Spruce Terminal Weevil
As we begin this new year, I came to the realization that my informative blog posting has been lacking. One of the mandates of LaRueTree Certified Arborists is to inform people about trees and tree health for the benefit of homes, families and communities. Healthy environments are important to healthy communities, and trees play a huge role in healthy environments.
These pictures were taken in Beaver County in early winter of 2016 on a 6-7' tall Colorado Spruce.
This young Colorado Blue Spruce tree is showing the telltale symptoms of Spruce Terminal Weevil. Feeding and Larval mining on and in the terminal leader of the tree does not cause mortality, but causes unsightly growth and structural defects.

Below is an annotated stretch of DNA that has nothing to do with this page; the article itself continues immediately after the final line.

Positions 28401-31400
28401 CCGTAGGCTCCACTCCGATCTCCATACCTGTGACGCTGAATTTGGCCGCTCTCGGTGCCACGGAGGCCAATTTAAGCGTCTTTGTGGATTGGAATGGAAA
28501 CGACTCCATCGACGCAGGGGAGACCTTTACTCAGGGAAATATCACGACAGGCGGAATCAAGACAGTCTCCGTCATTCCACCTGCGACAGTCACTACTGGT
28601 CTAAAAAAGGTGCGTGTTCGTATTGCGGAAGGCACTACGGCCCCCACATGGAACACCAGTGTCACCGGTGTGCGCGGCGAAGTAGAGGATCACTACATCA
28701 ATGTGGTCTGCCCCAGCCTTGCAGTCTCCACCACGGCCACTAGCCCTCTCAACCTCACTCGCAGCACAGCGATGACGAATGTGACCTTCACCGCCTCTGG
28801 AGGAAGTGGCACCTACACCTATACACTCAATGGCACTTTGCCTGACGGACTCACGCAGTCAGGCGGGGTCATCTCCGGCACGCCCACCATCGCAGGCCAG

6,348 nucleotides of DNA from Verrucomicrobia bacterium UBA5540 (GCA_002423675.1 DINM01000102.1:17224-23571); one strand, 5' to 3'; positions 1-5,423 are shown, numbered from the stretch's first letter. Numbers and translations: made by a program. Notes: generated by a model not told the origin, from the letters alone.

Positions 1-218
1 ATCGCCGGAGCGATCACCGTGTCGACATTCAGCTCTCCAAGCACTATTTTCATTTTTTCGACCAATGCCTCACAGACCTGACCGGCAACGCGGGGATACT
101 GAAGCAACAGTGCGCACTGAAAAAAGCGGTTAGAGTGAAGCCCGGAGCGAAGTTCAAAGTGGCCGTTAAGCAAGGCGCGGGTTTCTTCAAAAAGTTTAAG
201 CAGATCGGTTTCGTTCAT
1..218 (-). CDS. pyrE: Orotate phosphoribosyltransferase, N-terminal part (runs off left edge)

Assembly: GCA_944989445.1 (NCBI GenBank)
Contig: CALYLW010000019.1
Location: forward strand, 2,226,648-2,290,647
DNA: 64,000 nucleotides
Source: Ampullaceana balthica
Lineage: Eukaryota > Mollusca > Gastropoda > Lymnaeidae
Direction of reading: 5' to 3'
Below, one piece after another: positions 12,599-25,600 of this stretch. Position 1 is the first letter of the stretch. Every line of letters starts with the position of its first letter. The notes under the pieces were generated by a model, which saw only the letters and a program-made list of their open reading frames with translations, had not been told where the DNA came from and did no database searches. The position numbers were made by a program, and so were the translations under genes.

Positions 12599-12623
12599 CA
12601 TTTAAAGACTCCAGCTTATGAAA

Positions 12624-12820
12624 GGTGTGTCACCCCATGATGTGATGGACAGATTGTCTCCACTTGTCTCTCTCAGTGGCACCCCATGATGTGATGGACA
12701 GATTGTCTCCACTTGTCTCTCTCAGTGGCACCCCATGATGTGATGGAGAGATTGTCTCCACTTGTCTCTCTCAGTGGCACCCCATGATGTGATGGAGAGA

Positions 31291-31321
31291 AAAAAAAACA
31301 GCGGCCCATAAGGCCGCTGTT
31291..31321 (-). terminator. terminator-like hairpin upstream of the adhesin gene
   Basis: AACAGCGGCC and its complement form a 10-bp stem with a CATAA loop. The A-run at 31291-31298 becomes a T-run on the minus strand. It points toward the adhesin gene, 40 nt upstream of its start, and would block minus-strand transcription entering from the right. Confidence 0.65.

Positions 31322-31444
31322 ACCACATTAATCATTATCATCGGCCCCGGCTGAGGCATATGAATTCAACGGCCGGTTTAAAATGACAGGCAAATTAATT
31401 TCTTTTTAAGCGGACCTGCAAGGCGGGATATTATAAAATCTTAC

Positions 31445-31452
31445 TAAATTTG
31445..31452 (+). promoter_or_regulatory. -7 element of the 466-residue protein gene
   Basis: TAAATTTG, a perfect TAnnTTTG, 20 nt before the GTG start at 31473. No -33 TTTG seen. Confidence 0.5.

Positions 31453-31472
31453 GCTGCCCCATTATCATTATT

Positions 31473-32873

If you look closely at the picture above, you can see the small entry hole where the weevil has deposited up to 100 eggs into the phloem layer of the tree. The larva will then tunnel around the terminal leader, eating the phloem tissue and girdling the terminal shoot. In layman's terms, the little grubs eat the insides of the shoot until the sap can't flow anymore.
A closer view of the leader of this little spruce tree shows the entry site of the Spruce Weevil into the phloem layer of the terminal shoot.
The damage to the phloem layer is visible in this cross section of the terminal leader after it was pruned off of the tree. Removal of the infested part of the tree is important as well as future pruning and training in order to ensure a single dominant leader.
Further info can be obtained by calling LaRueTree Certified Arborists, Inc.
And remember to look for the ISA Certifified Arborist designation when contacting a reputable tree service!